The chemicals industry has always been at the forefront of creating new or improved materials to meet the needs of society. Historically, this has shown itself as delivering products with the right physical or chemical properties. Currently, the focus is on delivering products and materials with a lower environmental impact, including (but not limited to) lower carbon footprints. As industries increasingly shift away from fossil fuels and transition to renewable sources, chemicals will play a central role in moving the economy to net-zero emissions.
Today, the chemicals industry creates significant Scopes 1 and 2 emissions and is central to the question of plastics waste. Moreover, the industry consumes substantial amounts of fossil fuels such as natural gas, crude oil, and, increasingly, coal. These environmental factors already contribute to the public perception of chemical companies. In addition, many institutional investors have set sustainability targets for their portfolios. The combination of these two factors has led management teams to consider how investors value sustainability in the chemical industry and what actions they should take to maximize value creation in the future.
Objectively, measuring the “greenness” of a chemical company (or any company, for that matter) is not straightforward. The environmental, social, and governance (ESG) metrics typically used to determine a company’s sustainability profile often encompass a broad list of criteria around the latter two categories. Investors and stakeholders are also skeptical of greenwashing and see little or no correlation between ESG ratings and financial performance in the chemicals industry. This should not come as a complete surprise, because many ESG criteria have only an indirect impact on cash flow. Yet there are ways to create value out of ESG.
Ultimately, what matters to investors are future cash flows. Therefore, sustainability efforts can be tailwinds for the industry in three ways: increased customer willingness to pay, sourcing advantage, and the rapid growth of products and end markets exposed to sustainability trends.
This article illustrates how capital markets are increasingly recognizing sustainability, and it details five steps companies can take to act upon capital-market expectations: growing market-back opportunities for green growth, safeguarding value and managing risk, continuing to turn over their portfolios, decreasing emissions, and remaining agile enough to adapt decision-making processes as new opportunities arise. Companies that take these steps will be better positioned to keep up with the sustainability transition and therefore more likely to stay competitive in the years to come.
Sustainability and what matters to investors
Our research shows that absolute ESG ratings do not correlate to financial performance. Yet, interestingly, chemical companies that improved their ESG combined score by more than five percentage points from 2016 to 2019 were, indeed, rewarded by capital markets.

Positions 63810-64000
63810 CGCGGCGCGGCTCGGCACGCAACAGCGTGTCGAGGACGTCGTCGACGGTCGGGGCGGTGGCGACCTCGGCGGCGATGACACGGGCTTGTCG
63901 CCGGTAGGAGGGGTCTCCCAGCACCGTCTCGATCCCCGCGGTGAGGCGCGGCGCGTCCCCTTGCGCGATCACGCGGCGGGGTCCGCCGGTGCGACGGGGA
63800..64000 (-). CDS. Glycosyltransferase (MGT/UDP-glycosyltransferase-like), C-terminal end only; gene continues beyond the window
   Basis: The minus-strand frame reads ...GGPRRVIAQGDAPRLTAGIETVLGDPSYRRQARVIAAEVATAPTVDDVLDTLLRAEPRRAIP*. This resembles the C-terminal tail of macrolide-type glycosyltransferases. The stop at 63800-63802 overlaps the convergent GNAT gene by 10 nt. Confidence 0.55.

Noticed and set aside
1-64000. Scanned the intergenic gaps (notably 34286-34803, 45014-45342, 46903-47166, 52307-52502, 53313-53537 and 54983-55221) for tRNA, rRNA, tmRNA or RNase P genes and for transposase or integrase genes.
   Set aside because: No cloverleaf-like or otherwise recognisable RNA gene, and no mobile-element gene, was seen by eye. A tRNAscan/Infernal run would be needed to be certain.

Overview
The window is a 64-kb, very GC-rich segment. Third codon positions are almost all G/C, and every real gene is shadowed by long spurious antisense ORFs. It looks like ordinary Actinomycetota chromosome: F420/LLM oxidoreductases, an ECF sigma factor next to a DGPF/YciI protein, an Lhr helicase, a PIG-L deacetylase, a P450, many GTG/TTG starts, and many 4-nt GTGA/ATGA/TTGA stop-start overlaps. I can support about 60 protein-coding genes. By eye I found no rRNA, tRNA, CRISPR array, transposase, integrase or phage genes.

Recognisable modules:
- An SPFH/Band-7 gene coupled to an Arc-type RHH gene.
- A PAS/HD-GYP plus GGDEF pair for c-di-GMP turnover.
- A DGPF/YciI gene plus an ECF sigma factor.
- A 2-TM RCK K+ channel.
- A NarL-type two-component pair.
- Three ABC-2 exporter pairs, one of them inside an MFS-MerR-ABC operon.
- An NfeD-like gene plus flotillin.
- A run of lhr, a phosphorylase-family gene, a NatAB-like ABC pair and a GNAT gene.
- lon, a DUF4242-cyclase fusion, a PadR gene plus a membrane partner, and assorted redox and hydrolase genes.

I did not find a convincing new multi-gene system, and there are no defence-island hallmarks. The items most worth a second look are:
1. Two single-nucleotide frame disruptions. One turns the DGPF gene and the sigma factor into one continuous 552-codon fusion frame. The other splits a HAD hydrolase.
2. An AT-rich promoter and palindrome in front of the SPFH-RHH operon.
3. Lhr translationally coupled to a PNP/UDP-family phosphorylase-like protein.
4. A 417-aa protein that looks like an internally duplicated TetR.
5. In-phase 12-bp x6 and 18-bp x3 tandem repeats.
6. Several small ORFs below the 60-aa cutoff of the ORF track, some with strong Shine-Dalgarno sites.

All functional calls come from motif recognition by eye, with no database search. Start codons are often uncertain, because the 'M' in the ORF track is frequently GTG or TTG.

Of course, correlation isn’t causation, and we can only conjecture that improvements in ESG ratings may be linked to performance improvements, such as lower emissions or water usage, better process controls, or increased transparency. It’s not difficult to see how these factors could translate to improved or more sustainable cash flows or how they could ensure the future “right to operate.” As a recent McKinsey article demonstrates, future cash flow and financial performance (as measured by ROIC and growth) are the only relevant metrics that lead to significantly improved capital-market performance.
To understand how sustainability in chemicals is actively driving valuation, we segmented our sample of chemical companies along two dimensions:
In both segments, we see a clear correlation between improved total shareholder returns and an improved sustainability profile (Exhibit 1). Although there are many ways to define “sustainability,” our research shows positive correlations with both sustainability measures. The number of companies included in each definition is not the same. There are companies that are classified as sustainable according to dimension one or two, and there are also a few companies identified as “green leaders” that fall into both categories.
Exposure to end markets with sustainability tailwinds is highly correlated with growth or margin premiums. However, Scopes 1, 2, and 3 emissions currently have limited correlation to current or future cash flows, and as a result, they do not drive valuation of ESG scores. Similarly, pine chemicals are highly sustainable because they are a coproduct of renewable tree harvesting, yet customers are not willing to pay premium prices for them because of their applications, which are typically in road construction or adhesives. As a result, chemical companies see little valuation benefit, while biobased materials start to see premium uplift.
Regarding carbon intensity, there is currently no correlation between Scopes 1, 2, and 3 (upstream Scope 3 emissions are a relevant contributor for many players in the chemicals industry) and TSR, although we expected to find such a correlation. This may be because many relevant players do not yet report Scope 3 emissions, and not all reported Scope 3 emissions are presented in a form that allows for comparison. Therefore, the capital market does not take these into account.
The impact of sustainability becomes even more apparent when looking at green leaders, which are typically companies that combine both sustainability dimensions (a green portfolio and exposure to end markets with sustainability tailwinds). In fact, green leaders doubled their TSR compared with green laggards (Exhibit 2). READ MORE
by Obi Ezekoye, Hugues Lavandier, Chantal Lorbeer, Werner Rehm, and Jeremy Wallach
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